Extension Weed Science Specialist, Sarah Lancaster, recently received a photo of an unknown weed that is nearly impossible to control with herbicides (Figure 1). The weed is an Equisetum species, also known as horsetails. Two Equisetum species in Kansas are field horsetail (E. arvense) and scouring rush (E. hyemale). These are prehistoric plants that can be found in the fossil record before dinosaurs. So, it’s not surprising that they are pretty resilient!
Figure 1. Photo of an Equisetum species (likely scouring rush) submitted for identification.
Horsetails are generally found in moist soils, such as those found in forests, ditches, or the margins of water bodies. It can grow in either sunny or shaded sites. They contain high concentrations of silica, which made them useful to Native Americans for polishing or scouring. Scouring rush was also used as a drinking straw. Because of the chemical composition, stems typically stand for more than one year. Horsetails have a neurotoxin that can harm livestock, but animals will rarely graze them unless harvested as hay or during winter.
Horsetails have upright, round, evergreen stems that emerge from rhizomes to form dense stands. Tubers are also found in the field horsetail's root system and sometimes on scouring rush. Stems can be from 7 inches to over 6.5 feet tall with vertical ridges (silica deposits). Dark, toothed bands form at the nodes. The stems of both horsetail species are hollow, with a larger cavity (about ¾ of the stem diameter) in scouring rush. Field horsetail has two types of stems. Sterile stems have whorled branches, while fertile stems have neither branches nor chlorophyll (Figure 2).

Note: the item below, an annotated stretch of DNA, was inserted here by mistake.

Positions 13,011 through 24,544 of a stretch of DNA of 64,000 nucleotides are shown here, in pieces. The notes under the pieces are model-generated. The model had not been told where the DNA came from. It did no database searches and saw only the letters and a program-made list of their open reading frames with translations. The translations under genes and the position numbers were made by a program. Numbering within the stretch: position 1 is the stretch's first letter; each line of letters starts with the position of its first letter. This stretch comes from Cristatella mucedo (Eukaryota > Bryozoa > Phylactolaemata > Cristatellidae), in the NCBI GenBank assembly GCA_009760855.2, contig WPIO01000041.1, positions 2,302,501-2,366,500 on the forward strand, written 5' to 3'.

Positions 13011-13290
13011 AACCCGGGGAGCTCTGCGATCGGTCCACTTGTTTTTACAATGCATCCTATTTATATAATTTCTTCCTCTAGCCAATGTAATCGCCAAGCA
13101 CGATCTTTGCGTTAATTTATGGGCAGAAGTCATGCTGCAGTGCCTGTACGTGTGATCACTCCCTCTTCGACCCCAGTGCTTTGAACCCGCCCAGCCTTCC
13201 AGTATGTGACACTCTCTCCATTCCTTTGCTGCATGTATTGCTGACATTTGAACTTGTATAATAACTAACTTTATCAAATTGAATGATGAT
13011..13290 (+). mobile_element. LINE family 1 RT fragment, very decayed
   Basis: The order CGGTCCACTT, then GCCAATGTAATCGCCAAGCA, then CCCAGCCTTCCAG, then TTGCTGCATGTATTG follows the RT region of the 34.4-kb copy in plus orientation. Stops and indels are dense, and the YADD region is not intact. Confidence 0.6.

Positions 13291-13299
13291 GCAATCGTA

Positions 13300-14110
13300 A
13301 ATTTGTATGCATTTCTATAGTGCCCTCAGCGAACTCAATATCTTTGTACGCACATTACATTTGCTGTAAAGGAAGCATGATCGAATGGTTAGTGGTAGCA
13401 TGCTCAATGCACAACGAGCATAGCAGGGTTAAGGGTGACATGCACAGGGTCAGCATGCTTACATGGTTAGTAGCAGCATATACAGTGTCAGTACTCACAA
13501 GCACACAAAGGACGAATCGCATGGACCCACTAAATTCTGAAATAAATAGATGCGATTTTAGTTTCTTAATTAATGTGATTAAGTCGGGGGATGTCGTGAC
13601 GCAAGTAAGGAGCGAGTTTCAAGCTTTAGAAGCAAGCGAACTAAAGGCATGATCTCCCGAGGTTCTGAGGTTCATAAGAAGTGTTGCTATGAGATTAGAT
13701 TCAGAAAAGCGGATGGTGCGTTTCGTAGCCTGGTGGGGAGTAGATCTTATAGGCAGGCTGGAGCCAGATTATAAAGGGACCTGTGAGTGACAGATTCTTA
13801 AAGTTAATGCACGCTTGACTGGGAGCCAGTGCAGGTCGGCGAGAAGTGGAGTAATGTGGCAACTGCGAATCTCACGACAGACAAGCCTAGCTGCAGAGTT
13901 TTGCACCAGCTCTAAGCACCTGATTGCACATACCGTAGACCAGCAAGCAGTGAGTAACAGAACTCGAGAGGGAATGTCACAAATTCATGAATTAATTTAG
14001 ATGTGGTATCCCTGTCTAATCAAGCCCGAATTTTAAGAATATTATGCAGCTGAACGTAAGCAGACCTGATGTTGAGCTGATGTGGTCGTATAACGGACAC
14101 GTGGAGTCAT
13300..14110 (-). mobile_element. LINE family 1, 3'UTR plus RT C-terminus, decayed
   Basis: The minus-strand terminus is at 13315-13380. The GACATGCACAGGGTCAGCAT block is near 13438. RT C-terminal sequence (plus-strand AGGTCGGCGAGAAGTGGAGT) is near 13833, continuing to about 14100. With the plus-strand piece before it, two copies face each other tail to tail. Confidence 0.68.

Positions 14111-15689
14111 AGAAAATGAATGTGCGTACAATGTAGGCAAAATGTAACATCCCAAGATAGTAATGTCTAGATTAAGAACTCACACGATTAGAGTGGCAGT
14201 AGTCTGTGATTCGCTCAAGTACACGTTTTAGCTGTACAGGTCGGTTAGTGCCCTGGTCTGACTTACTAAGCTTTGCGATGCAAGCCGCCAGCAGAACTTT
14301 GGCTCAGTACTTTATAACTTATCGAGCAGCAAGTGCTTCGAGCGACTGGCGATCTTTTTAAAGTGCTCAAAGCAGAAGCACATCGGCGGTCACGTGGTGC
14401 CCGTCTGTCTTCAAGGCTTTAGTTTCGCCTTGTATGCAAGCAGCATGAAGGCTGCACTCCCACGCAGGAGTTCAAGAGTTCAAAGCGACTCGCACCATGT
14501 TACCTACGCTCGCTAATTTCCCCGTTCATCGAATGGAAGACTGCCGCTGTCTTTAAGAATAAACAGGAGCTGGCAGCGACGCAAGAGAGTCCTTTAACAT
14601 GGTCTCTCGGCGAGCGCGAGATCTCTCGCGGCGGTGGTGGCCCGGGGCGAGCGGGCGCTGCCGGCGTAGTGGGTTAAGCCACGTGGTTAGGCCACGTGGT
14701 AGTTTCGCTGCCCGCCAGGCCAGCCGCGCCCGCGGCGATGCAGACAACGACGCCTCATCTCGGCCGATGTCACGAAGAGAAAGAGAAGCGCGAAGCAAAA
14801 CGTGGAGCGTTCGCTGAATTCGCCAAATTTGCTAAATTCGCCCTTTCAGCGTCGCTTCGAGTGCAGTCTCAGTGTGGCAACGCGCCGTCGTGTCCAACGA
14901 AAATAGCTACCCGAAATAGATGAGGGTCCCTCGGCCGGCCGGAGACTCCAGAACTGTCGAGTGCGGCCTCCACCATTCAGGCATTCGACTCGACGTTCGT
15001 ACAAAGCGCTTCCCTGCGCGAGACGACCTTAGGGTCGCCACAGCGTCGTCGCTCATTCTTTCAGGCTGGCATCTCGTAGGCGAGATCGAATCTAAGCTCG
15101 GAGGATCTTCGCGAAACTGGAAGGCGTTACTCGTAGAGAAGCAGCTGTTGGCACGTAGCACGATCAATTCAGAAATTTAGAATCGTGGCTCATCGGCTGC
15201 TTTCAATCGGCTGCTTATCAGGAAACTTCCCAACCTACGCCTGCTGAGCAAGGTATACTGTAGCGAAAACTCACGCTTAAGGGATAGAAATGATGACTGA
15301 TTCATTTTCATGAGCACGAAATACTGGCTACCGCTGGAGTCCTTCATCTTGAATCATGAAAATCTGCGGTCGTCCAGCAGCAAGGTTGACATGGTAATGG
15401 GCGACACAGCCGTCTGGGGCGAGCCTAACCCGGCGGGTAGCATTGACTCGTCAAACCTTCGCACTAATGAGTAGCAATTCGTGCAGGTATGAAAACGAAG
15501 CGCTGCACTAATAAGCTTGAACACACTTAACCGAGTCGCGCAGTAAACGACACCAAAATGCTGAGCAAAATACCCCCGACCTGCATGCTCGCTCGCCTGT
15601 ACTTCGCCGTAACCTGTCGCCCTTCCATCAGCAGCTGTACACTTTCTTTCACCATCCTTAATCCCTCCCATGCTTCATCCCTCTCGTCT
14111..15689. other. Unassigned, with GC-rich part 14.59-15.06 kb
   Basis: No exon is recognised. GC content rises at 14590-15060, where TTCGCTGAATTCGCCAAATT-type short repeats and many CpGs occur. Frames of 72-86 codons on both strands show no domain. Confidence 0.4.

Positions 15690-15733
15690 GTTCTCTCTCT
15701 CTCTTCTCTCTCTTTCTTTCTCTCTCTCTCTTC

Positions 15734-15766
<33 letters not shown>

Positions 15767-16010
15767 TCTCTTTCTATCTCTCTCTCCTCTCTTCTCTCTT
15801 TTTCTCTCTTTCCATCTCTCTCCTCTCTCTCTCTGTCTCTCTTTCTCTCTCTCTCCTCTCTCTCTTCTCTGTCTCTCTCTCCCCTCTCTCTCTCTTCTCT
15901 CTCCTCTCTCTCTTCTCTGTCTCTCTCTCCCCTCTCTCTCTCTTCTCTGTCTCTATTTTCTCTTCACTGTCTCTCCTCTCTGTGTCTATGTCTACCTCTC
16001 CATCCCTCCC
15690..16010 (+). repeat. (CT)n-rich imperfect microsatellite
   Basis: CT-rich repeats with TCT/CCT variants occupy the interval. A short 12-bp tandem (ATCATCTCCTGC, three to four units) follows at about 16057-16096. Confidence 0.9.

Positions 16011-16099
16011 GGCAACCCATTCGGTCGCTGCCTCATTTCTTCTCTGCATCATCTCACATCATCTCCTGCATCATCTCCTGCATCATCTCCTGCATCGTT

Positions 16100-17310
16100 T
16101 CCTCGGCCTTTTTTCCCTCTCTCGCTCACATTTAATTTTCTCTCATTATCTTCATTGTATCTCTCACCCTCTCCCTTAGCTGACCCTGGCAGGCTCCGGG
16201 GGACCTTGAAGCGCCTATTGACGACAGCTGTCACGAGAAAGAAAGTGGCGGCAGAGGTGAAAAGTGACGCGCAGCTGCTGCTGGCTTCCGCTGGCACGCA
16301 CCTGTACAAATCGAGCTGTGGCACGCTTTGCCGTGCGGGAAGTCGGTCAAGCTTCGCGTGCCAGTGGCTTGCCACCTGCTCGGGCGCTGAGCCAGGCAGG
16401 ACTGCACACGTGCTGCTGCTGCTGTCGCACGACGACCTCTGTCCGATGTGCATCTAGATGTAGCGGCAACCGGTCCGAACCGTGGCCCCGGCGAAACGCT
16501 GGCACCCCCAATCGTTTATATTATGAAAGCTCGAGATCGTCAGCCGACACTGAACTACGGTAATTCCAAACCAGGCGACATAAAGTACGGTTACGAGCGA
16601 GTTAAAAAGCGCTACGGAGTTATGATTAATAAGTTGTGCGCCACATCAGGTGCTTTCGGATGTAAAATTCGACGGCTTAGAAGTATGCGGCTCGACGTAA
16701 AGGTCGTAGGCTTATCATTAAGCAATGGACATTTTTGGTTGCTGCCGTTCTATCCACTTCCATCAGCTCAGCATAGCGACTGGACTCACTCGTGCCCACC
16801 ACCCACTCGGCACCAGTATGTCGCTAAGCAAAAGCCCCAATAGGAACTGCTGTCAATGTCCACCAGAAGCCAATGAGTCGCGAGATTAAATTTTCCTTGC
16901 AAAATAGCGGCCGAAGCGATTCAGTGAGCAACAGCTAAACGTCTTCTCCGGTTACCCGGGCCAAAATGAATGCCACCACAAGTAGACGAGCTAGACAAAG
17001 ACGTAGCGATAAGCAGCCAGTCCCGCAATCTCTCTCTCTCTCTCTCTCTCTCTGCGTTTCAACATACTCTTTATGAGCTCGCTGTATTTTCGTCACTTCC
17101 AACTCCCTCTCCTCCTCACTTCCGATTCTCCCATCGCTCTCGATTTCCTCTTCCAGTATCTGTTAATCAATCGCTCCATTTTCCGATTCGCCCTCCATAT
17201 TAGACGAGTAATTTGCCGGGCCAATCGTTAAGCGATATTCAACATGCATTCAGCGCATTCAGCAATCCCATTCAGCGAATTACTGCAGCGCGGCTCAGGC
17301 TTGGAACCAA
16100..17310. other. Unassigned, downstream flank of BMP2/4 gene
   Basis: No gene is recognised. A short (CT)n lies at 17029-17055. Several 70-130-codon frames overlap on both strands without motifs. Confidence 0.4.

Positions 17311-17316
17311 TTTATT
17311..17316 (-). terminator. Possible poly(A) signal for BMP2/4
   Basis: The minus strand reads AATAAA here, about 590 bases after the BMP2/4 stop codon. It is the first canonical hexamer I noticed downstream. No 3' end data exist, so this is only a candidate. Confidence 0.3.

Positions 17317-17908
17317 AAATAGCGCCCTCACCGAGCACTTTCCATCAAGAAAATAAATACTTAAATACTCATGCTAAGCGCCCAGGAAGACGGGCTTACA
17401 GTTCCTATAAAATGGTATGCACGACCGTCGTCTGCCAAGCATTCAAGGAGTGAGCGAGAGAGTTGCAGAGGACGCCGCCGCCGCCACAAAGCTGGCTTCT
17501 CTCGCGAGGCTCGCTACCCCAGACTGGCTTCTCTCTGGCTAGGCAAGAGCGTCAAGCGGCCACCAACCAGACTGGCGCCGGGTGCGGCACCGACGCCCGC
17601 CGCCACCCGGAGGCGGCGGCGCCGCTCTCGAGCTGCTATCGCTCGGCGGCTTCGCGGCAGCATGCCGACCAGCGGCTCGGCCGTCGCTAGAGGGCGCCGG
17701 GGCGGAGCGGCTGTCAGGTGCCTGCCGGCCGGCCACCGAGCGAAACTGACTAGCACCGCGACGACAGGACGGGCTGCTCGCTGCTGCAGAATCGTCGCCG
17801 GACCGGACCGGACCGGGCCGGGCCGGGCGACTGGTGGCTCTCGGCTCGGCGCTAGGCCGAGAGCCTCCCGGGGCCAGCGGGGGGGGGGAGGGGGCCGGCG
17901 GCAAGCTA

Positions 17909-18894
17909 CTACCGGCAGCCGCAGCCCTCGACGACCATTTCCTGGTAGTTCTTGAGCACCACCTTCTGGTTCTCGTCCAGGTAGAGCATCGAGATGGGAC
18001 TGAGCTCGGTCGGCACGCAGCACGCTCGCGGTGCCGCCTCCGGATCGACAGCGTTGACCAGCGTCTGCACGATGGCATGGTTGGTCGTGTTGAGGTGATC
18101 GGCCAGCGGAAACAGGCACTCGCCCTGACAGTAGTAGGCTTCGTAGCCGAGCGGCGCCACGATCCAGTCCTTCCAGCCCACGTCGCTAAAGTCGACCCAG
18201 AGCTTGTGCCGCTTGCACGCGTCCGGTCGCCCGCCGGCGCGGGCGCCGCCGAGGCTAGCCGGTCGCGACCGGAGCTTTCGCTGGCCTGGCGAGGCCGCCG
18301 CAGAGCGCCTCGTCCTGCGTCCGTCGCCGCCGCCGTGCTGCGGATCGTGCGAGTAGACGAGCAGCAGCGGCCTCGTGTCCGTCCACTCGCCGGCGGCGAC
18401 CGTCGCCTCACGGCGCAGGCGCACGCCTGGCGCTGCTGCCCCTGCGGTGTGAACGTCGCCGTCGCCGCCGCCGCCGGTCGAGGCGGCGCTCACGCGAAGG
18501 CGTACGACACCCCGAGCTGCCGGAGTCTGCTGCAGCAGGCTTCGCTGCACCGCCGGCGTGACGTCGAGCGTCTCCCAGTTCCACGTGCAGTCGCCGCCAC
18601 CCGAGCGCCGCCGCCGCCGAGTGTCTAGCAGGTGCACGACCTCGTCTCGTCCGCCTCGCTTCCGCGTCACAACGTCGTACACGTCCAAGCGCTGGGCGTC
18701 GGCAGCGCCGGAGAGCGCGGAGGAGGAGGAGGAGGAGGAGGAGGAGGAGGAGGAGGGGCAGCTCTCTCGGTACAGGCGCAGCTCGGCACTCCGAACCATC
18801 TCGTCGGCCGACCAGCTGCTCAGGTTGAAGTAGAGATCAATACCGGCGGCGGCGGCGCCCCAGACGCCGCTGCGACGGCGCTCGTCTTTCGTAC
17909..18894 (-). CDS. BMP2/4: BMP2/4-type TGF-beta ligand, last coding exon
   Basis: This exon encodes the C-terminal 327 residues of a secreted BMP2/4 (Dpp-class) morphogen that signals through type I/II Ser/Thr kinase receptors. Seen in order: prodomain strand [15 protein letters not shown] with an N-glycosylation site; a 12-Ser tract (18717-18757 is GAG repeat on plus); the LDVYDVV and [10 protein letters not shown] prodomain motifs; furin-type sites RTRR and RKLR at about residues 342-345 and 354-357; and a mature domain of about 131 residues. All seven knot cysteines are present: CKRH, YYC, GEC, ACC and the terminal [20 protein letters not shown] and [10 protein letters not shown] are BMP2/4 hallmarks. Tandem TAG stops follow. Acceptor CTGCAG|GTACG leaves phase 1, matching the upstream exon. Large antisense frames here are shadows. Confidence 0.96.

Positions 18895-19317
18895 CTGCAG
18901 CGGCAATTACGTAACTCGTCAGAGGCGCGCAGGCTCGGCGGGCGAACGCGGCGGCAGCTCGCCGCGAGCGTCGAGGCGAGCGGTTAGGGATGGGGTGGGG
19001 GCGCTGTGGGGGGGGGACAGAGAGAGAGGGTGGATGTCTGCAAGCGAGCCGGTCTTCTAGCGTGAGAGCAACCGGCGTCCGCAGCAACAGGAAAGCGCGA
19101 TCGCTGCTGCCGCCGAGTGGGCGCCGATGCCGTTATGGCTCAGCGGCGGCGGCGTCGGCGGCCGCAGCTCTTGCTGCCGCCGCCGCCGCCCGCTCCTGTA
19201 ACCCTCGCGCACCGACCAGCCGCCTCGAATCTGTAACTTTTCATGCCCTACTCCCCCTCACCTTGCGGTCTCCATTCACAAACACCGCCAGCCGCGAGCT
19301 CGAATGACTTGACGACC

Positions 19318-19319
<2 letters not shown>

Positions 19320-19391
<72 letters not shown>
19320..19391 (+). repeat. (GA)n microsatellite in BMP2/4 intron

Figure 2. Left: Whorled stems and stem sheaths of field horsetail. Image by Robert Videki, Bugwood.org. Right: Fertile stems of field horsetail, lacking chlorophyll with cones at the ends of the stems. Image by Gil Wojciech, Bugweed.org.
There is only one form of the stem in scouring rush, and it does not have branches. The leaves of horsetails are reduced to inconspicuous scales at each node. Horsetails reproduce by spores that develop in cones at the top of the stems. Field horsetail cones are 0.1 to 1.5 inches long while scouring rush cones are 0.1 to 1 inch long.
There is little research on the control of horsetail species. An old article from the Canada Department of Agriculture suggests that 4 ounces of 2,4-D or MCPA ester applied after all field horsetail stems have emerged will kill topgrowth and reduce the number of plants present the following year by 50 to 60%. In more recent research from New Zealand, treatments that included imazapyr (Pursuit), picloram (Tordon), or metsulfuron resulted in 100% control of potted field horsetail 6 months after application. However, control was unacceptable by 1 year after treatment. Even more recently, researchers in Canada reported that the best options for control in corn were treatments that include flumetsulam (Python) and MCPA.
The use of trade names is for clarity to readers and does not imply endorsement of a particular product, nor does exclusion imply non-approval. Always consult the herbicide label for the most current use requirements.
Sarah Lancaster, Extension Weed Management Specialist